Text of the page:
Host Derek Coward talks about the movie Snowpiercer, reasons to vote, John Constantine, The Great Darkness Saga, recognizing art styles, and his writing heroes when he was a kid.
Host Derek Coward returns to talk about what he had been reading for the past month.
Host Derek Coward recorded a podcast where half of it was lost due to a power outage. It was recreated as best as it could have been instead of just trashed. If you skip this one, don’t worry about hurting any feelings. If you don’t, that’s cool also. There’s a lot of figuring out what is missing in comic books, why comic books are better than any other media, Batman not being cool anymore, Clark Kent, Superman, Peter Parker, Spider-man, Wonder Woman, Keith Giffen, The Legion of Super-Heroes, and possibly a mention of professional burger flippers.
I have a database for my comic books called Comic Collector. One of my favorite features is called Statistics.
As of 10/5/2010, here is a list of the ten comic book writers who show up the most in my collection.
1. Mark Waid
2. Keith Giffen
3. Chris Claremont
4. Chuck Dixon
5. Geoff Johns
6. Grant Morrison
7. Alan Moore
8. Dan Jurgens
9. Mike Baron
10. J.M. DeMatteis
Anyone who has heard my podcast has heard the phrase “I’m not the biggest Mark Waid fan.” Apparently I like the dude a lot more than I thought I did. I wonder how much this list will change once I populate all of the entries.
Two of the recent comic books that I bought were Mark Hazzard: Merc #1 and PowerLine #7. They both had artwork by Gray Morrow. I always liked his artwork because I tend to gravitate towards more realistic art styles. I am also a big fan of people like Alex Raymond, Alex Toth, Gil Kane, Steve Rude, Adam Hughes, Mike Deodato and Stuart Immonen’s early work. They all have a sense of the fantastic to them, but the basic figures are more realistic than someone like Kelley Jones, Keith Giffen’s later work or Humberto Ramos. (This is not an indictment of their work because I know for a fact that I could NEVER do what they do. I just however happen to prefer a different style.)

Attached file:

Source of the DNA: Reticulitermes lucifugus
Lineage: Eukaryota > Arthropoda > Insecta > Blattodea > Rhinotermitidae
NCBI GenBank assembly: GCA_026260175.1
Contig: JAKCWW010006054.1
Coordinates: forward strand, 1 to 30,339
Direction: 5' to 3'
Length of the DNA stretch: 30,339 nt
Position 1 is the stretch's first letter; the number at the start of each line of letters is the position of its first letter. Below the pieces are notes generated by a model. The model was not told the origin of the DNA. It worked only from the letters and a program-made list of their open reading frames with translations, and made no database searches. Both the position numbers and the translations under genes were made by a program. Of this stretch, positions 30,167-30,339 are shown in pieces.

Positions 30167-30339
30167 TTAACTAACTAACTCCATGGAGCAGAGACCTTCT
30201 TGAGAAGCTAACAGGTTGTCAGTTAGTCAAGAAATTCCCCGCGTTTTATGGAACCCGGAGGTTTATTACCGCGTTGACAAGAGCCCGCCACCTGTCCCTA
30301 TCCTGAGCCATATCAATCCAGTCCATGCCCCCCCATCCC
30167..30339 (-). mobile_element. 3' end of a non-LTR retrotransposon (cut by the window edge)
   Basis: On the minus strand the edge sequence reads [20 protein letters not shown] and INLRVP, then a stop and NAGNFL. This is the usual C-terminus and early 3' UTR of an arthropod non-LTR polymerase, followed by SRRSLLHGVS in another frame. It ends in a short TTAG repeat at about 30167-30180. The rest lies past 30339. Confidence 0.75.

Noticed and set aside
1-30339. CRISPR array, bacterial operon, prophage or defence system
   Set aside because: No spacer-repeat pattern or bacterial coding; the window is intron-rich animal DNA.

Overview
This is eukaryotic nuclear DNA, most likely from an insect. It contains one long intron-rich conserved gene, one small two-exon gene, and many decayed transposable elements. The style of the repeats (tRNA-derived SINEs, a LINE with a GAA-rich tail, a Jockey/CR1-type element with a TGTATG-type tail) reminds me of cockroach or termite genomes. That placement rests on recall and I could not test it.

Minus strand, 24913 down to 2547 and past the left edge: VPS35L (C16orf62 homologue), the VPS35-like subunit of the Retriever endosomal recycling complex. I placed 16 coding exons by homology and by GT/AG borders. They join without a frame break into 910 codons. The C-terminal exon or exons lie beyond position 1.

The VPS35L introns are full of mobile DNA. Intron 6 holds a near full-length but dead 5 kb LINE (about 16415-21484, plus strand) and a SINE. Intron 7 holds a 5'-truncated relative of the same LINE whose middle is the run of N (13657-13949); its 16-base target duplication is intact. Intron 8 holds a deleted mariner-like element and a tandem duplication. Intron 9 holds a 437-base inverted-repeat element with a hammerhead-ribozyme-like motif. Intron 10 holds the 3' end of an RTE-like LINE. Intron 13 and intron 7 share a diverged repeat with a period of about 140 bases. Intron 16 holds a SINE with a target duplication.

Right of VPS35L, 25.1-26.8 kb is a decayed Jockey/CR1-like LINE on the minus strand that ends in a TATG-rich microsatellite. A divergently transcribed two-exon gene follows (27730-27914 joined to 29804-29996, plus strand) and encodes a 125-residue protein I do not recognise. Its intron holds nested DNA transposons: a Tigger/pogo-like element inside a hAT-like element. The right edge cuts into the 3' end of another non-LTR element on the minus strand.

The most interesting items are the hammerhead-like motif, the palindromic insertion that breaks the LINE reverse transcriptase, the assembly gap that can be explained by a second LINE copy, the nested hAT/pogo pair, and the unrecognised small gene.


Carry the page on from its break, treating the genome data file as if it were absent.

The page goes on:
After I realized that I knew next to nothing about Gray Morrow, I decided to find out what he had been up to recently. Trying to find out whatever happened to creators who are no longer working on mainstream books on a regular basis is a crapshoot. For every Mindy Newell (who left comics to become a full time nurse) or Steve Bissette (who teaches at the Center for Cartoon Studies in Vermont), there is a sadder story like John Totleben (who is legally blind due to a condition called retinitis pigmentosa) or Gray Morrow.
Gray Morrow was despondent over a long running illness and took his own life on November 6, 2001. According to Wikipedia, the illness was some form of palsy but it is the only place with that detail, so I am taking it with a grain of salt. To make matters worse, his website became defunct and is now one of those link/placeholder sites that scumbags put up when they want to be scumbags.